From the monthly archives: "August 2011"

Strange Costa Rican Bug
Location: Monteverde, Costa Rica
July 31, 2011 5:00 pm
Hi, would you please identify this bug for me. Seen at night in Costa Rica. I’ve never seen anything like it. Cheers
Signature: Laurence

Transvestite Rove Beetle

Hi Laurence,
We are positively thrilled to have received your photo of a Transvestite Rove Beetle,
Leistotrophus versicolor.  We originally received a similar identification request from Costa Rica last September, and you can read that entertaining posting here.   Here is what Scrubmuncher’s Blog has to say about the Transvestite Rove Beetle:  “Interestingly, there are even transvestite insects and the males of one of these species, a rove beetle from Central America, subtly imitate females as a means of getting access to and reproducing with bone-fide females. The transvestite rove beetle (Leistotrophus versicolor) is a denizen of the rain-forests of Costa Rica, where, like lots of other rove beetles, it makes a living by seeking out decaying plant and animal matter to feed on the adult insects and larvae that make use of these ephemeral resources. These honey-pots don’t last long in the super-charged biological activity of the hot and humid tropical forests, so when normal male rove beetles find them they guard them because they also attract females, allowing a male to assemble a harem.  Males of this rove beetle are divided into two types, normal butch specimens and small, effeminate ones. The small, effeminate males can find honey-pots, but they have little hope of defending them against the bigger males, so their chances of building a harem are next to nothing. These males have evolved another means of making sure they pass their genes onto the next generation. They sneak past the normal males using their effeminate appearance as a disguise and under the harem owner’s nose they have it away with the females he has been so carefully guarding. This strategy is almost flawless, but now and again the transvestite male is caught prancing around in the harem by the owner male and the only way he can avoid being torn limb from limb is by assuring the aggressor of his femininity and giving in to a ‘mating’.  One sore behind later, the transvestite male carries on sneakily copulating with the females in the harem, only slightly more nervous for his unpleasant experience.  The duplicity of these beetles is not just limited to transvestism, as they can also produce odours that mimic the smell the rotting matter in order to attract prey, namely flies. The rotting matter these beetles depend on can often be hard to come by, so they need an alternative means of finding suitable prey. Within the tip of their abdomen these beetles have a pair of pygidial glands that can be popped out to smear an odorous secretion on a suitable platform, such as a leaf. Flies are drawn to this odour in the hope of finding some filth to feed on to lay their eggs on, so all the beetle has to do is to wait until a suitable victim scuttles within pouncing distance.”  There are some nice matching photos on the American Insects website.  Should you desire additional information, you can read about the “Post-copulatory aggression toward their mates by males of the rove beetle Leistotrophus versicolor (Coleoptera:  Staphylinidae)” in the online version of the Behavioral Ecology and Sociobiology.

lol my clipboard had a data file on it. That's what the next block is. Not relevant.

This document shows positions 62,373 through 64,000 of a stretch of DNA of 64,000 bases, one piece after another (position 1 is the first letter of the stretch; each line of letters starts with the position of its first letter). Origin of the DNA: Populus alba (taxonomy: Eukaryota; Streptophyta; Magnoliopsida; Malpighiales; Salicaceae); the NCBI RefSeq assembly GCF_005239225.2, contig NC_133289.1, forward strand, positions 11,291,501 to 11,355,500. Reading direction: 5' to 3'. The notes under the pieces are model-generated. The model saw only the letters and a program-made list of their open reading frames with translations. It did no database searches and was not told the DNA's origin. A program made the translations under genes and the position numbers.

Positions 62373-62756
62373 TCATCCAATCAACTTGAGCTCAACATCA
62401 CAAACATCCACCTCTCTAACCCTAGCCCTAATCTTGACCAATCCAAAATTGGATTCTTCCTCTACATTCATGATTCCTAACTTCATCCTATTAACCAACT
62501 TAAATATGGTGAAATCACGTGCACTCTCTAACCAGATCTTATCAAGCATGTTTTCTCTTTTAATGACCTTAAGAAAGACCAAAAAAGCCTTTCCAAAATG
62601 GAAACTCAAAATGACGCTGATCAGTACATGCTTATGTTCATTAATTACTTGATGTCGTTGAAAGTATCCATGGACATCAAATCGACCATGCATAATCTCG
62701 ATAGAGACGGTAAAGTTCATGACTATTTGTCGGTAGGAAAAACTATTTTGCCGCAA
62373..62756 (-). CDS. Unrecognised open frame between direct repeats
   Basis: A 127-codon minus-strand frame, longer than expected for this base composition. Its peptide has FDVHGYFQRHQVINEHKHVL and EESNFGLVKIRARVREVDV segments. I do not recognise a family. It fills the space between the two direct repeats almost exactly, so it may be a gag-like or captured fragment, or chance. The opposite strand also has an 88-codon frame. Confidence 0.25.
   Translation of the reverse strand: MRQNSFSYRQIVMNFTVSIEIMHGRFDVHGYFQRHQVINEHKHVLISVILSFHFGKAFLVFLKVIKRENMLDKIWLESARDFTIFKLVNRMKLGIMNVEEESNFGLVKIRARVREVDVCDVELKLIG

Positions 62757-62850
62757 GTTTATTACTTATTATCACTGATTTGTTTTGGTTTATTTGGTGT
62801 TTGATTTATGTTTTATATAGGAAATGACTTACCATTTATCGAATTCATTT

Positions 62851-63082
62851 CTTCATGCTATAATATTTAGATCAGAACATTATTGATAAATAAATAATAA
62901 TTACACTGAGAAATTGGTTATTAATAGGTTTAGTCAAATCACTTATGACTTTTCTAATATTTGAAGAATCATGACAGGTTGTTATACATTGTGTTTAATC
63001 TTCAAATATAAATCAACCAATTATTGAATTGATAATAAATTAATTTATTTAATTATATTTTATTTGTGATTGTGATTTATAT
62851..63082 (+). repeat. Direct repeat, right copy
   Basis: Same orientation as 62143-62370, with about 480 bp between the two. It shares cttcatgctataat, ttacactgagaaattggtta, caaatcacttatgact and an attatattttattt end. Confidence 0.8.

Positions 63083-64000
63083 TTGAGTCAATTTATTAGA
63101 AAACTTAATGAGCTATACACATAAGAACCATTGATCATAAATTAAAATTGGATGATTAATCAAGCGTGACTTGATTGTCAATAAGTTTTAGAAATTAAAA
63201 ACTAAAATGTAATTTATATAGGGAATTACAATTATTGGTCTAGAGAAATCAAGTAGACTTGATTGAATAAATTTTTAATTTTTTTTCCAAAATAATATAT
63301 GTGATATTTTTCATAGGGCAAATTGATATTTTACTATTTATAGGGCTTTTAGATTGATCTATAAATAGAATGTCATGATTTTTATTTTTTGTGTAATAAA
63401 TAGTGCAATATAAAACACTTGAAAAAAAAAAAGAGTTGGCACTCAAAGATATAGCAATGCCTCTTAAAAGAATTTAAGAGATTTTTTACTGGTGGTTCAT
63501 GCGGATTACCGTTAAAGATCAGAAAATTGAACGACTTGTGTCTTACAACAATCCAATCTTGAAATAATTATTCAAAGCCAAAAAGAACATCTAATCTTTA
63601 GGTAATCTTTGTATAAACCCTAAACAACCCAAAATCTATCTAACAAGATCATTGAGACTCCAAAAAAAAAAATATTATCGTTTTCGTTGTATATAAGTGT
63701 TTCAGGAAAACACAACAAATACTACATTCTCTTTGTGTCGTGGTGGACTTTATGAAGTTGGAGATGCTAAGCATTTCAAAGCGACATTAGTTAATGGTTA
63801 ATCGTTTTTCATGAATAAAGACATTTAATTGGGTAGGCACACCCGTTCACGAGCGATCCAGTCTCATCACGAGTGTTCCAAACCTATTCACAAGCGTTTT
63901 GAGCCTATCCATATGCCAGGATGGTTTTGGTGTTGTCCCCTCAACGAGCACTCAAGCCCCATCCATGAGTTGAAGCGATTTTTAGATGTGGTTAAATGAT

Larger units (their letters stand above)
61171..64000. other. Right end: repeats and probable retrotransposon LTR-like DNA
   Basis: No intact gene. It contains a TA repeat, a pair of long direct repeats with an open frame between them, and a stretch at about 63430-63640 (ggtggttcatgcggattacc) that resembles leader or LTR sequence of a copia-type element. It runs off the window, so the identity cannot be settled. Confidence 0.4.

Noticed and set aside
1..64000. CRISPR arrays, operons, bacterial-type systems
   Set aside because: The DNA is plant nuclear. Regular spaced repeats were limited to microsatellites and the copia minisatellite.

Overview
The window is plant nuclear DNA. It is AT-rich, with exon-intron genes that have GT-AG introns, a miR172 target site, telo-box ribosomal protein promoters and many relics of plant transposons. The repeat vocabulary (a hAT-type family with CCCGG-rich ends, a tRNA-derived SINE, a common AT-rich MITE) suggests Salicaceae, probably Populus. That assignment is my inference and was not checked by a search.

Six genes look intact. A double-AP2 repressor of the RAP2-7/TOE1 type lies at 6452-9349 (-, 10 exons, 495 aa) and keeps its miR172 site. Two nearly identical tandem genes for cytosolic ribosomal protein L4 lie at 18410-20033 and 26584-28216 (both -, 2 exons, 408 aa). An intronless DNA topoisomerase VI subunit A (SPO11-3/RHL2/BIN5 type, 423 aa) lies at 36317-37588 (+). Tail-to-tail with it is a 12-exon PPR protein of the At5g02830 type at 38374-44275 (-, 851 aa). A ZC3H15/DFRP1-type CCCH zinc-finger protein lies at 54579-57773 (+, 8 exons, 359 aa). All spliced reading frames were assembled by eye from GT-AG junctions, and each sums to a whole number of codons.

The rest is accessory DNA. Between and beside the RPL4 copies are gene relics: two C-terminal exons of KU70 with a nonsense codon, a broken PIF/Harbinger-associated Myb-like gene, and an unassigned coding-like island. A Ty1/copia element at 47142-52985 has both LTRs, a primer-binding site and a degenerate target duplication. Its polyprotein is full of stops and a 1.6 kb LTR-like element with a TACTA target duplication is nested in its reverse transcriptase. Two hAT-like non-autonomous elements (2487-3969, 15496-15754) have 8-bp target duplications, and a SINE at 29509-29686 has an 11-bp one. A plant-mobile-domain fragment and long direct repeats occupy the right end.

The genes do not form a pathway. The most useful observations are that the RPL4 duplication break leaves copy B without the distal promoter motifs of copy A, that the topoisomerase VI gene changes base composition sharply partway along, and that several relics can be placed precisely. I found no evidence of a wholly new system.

Update:  August 20, 2011
Hi Daniel
Thanks very much for your response. I didn’t expect anything so detailed or interesting!
I don’t suppose you can say whether it’s a butch male or effeminate male / female?
Cheers
Laurence

We aren’t sure about the sexual traits of the Rove Beetle.  Sorry.

 

Wasp Heaven Today
Location: Hawthorne, CA
July 31, 2011 9:08 pm
Hi,